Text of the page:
In 1952 Congress passed a new Immigration and Nationality Act.4 Section 315(a) of the 1952 Act, 66 Stat. 242, 8 U.S.C. § 1426, provides in part that "notwithstanding the provisions of section 405(b), any alien who applies or who has applied for exemption or discharge from training or service in the Armed Forces * * * on the ground that he is an alien, and is or was relieved or discharged from such training or service on such ground, shall be permanently ineligible to become a citizen of the United States." Thus, to be barred under section 315(a), an alien had to file an application for an exemption and be afforded effective relief from military service. Ceballos v. Shaughnessy, 352 U.S. 599, 77 S.Ct. 545, 1 L.Ed.2d 583 (1957).


On June 7, 1960, Aklin filed his present petition in the United States District Court for the Eastern District of New York but was again denied citizenship on the basis of his 1943 exemption from military service. He now appeals from this denial.

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Exemptions from military service could be granted under section 3(a) only if an application were filed prior to induction. From this, Aklin argues that the operation of the debarring provisions of section 3(a) depended upon a timely application and that he was exempt but not debarred as a result of his discharge.


However, the full benefits of section 3(a) were contingent upon imposition of its corresponding disabilities. Aklin's liability for military service continued after his discharge and his subsequent exemption from induction on September 14, 1943 on the basis of his execution of Form 301 thus debarred him from citizenship under section 3 (a).


The government contends that section 315(a) of the 1952 Act has retroactively superseded section 3(a) and that this case should be decided under this more recent legislation. However, it is unnecessary to determine the precise situations where section 315(a) can be given retroactive application since Aklin's pre-existing disability under section 3(a) is expressly preserved by sections 405(a) and 1101(a)(19) of the 1952 Act. United States v. Hoellger, 273 F.2d 760, 763, n. 3 (2d Cir. 1960).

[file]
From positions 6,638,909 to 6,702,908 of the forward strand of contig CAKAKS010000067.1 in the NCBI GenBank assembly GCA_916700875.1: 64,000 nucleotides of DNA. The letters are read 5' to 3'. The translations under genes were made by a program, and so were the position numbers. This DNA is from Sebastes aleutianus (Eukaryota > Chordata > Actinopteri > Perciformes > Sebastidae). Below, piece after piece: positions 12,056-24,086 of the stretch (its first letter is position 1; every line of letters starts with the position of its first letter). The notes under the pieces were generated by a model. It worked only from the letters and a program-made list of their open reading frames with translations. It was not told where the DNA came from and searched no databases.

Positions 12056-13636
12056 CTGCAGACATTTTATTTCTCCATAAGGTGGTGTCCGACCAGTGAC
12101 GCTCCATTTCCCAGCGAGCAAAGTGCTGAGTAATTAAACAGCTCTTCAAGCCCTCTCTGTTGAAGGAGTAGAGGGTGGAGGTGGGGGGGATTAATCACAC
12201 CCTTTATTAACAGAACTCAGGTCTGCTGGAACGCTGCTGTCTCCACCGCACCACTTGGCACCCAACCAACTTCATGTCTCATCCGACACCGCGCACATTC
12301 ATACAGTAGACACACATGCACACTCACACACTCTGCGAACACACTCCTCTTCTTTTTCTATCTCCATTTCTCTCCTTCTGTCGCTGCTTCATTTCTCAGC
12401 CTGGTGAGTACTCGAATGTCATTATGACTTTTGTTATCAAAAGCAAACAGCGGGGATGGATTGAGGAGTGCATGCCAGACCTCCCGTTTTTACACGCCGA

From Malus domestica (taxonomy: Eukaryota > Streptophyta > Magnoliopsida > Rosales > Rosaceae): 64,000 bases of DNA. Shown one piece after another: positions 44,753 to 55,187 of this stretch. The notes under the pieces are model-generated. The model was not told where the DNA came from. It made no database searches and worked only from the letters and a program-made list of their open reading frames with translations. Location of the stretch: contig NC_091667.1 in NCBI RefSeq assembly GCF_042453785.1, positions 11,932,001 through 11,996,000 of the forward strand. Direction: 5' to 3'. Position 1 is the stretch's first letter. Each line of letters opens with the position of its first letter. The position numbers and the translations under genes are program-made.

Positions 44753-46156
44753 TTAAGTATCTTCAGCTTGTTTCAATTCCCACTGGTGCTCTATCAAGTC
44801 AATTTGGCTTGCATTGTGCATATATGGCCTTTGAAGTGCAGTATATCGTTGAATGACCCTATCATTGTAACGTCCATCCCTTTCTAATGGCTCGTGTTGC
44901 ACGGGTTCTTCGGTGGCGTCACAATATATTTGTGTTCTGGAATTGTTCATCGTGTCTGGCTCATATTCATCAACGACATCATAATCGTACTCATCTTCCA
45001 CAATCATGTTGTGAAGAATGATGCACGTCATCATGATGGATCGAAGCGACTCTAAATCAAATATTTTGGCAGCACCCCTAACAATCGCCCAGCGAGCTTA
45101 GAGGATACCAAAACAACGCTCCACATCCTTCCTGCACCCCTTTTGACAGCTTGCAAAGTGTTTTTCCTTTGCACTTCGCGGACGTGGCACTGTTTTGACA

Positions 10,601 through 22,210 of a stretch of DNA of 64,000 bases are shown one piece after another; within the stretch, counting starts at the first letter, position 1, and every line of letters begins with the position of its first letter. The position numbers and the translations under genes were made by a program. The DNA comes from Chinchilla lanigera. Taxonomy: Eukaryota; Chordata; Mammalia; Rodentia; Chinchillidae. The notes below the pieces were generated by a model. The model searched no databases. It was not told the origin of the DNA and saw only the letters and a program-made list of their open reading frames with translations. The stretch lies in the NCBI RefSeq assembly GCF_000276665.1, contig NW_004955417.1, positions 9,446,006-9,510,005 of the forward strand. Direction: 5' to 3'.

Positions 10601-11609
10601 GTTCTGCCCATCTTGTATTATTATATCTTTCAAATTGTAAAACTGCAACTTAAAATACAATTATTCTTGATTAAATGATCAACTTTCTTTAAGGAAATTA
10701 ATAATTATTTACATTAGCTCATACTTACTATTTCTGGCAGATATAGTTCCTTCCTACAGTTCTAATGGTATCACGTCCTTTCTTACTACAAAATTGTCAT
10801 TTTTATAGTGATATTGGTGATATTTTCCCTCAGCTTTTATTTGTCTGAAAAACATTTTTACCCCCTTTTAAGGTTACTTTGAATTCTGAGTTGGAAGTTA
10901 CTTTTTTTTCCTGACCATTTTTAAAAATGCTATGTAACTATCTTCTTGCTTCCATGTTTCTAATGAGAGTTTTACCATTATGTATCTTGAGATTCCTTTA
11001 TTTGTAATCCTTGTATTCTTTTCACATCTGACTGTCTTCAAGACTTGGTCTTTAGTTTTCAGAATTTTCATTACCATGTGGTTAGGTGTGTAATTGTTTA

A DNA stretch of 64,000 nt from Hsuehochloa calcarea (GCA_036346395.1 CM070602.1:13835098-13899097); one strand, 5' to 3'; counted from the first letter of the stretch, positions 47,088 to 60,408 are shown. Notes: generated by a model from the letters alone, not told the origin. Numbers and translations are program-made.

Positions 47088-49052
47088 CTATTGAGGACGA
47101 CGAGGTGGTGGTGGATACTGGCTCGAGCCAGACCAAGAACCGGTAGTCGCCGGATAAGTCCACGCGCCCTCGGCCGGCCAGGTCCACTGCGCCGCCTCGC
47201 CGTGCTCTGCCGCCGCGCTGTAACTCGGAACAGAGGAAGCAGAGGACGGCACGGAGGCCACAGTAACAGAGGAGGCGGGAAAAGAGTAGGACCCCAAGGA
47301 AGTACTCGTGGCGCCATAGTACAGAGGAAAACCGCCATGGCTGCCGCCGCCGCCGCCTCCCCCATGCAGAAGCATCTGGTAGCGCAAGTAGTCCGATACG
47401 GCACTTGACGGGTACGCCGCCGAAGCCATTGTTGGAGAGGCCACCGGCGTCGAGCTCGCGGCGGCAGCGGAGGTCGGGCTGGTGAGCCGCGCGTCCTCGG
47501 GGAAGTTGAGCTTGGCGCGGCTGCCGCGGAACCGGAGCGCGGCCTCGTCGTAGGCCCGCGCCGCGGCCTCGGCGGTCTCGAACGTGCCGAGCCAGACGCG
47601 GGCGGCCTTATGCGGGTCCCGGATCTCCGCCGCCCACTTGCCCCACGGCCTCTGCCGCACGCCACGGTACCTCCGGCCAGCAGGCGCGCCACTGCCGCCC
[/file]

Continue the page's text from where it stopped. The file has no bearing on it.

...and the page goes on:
Considering the high value which we place upon our own citizenship — a feeling apparently shared by those who seek it — the courts have been more than reluctant to deprive aliens of this privilege. Ceballos v. Shaughnessy, 352 U.S. 599, 77 S.Ct. 545, 1 L.Ed.2d 583 (1957). But the facts here presented leave no doubt that, knowing the price to be paid as fixed by Congress, Aklin deliberately elected to accept his exemption from further military service and secured the full benefits of his decision.5





Now 50 U.S.C.A. App. § 454(a-


References to section 3(a) will be throughout to the 1941 version of this section


He also stated "* * * at the time of my induction I attempted to file a DSS Form #301." In this he must have been mistaken because this form came into being subsequent to Aklin's induction as a result of the exemption privilege granted pursuant to the December 20, 1941 amendment


Form 301 was the official application under section 3(a) for exemption on the ground of alienage. See note 2, supra. Despite his prior reference to his execution of Form 301, there is nothing in the record to show that Aklin was discharged pursuant to a Form 301 application or that he ever filed such a form prior to September 9, 1943


This Act represents a comprehensive revision and codification in one statute of the then existing laws concerning immigration and nationality scattered through the United States Code


Communications between Aklin and his draft board prior to his execution of Form 301 and the record of the 1947 proceedings before the Immigration and Naturalization Service show that Aklin clearly understood the effect of the steps he took to secure his exemption